The Mirror’s Eyes

What does the mirror see when it stares at you?

Does it see perfection or does it see faults?

When your eyes meet that of the mirror, would your confidence race-high or would it be suddenly trampled upon?

Does your mirror want you gazing longer or is it in a haste to let you go?
The mirror’s eye is fierce and it can’t be coaxed. It says only what it sees and greets each individual differently.

It could greet one with disregard and the other with complete admiration.
Regardless, why do we always come back to meet the mirror’s fierce eyes, even if it greets us with disregard?

Possibly, we always come back for those faults. Strangely, we want it to pick out those faults that make us imperfect so we can correct them and become close to perfection, which is what we seek.

It’s relatable why we easily accept the faults this inanimate object picks out because, overtime, we’ve all come to trust its judgement than any other.

Maybe it’s just not fair that the mirror’s eyes can’t see beyond people’s physical appearance. That it can’t see beyond the perfect smile or the imperfect makeup or hairdo.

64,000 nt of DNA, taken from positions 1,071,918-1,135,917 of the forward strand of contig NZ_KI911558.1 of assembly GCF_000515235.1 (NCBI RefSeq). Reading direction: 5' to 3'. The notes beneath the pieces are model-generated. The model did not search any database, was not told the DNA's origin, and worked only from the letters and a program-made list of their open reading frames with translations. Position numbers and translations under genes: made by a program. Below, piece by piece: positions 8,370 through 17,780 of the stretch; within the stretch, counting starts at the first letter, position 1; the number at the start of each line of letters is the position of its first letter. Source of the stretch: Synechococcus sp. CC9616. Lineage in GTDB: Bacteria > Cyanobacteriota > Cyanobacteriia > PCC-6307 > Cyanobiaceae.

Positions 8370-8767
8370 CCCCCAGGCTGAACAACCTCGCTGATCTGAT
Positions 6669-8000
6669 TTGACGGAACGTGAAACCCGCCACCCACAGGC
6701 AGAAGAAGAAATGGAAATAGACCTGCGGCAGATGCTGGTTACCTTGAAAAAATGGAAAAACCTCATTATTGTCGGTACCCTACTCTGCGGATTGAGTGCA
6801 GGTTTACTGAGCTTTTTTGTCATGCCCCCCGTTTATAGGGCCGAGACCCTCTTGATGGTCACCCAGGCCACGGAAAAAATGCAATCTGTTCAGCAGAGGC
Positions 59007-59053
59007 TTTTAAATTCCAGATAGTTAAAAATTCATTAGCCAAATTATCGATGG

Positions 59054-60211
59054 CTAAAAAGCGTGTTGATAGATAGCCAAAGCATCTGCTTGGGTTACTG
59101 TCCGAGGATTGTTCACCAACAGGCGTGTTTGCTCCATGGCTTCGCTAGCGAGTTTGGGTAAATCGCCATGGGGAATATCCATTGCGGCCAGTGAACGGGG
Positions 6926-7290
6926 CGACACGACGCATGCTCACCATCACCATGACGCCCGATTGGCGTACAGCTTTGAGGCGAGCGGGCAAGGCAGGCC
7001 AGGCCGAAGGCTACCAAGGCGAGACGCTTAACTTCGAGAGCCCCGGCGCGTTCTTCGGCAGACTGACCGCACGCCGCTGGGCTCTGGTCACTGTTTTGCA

Only those things it points out to you as faulty would be corrected, but its eyes see only the physical features but not conduct or behaviour. Its eyes might be fierce, but its sight doesn’t go deeper than the surface.

If the mirror’s eyes were to see beyond physical features, then you might not only want to go out because it says your dress looks good, you might have to stay back if it says you aren’t humble or polite.

If the mirror’s eyes see deeper, maybe certain individuals wouldn’t have to leave the house each day. People such as the impolite bank cashier or the temperamental passenger on a bus, nor would you ever have to meet the rude teacher who never smiles.

The world would become filled with close to perfect humans.
You may ask, why close to perfect and not perfect humans?

Well, let’s say some might choose to ignore the faults the mirror points out to them while some others might not look at a mirror at all.

In all, the mirror would only look beyond the physical if it were animate or human.

But if your mirror was human, and always picking out faults in you, then I’m sure you wouldn’t want to come back for a second stare as you would have done if it were inanimate.

In conclusion, you might dread the mirror’s eyes more if it were human.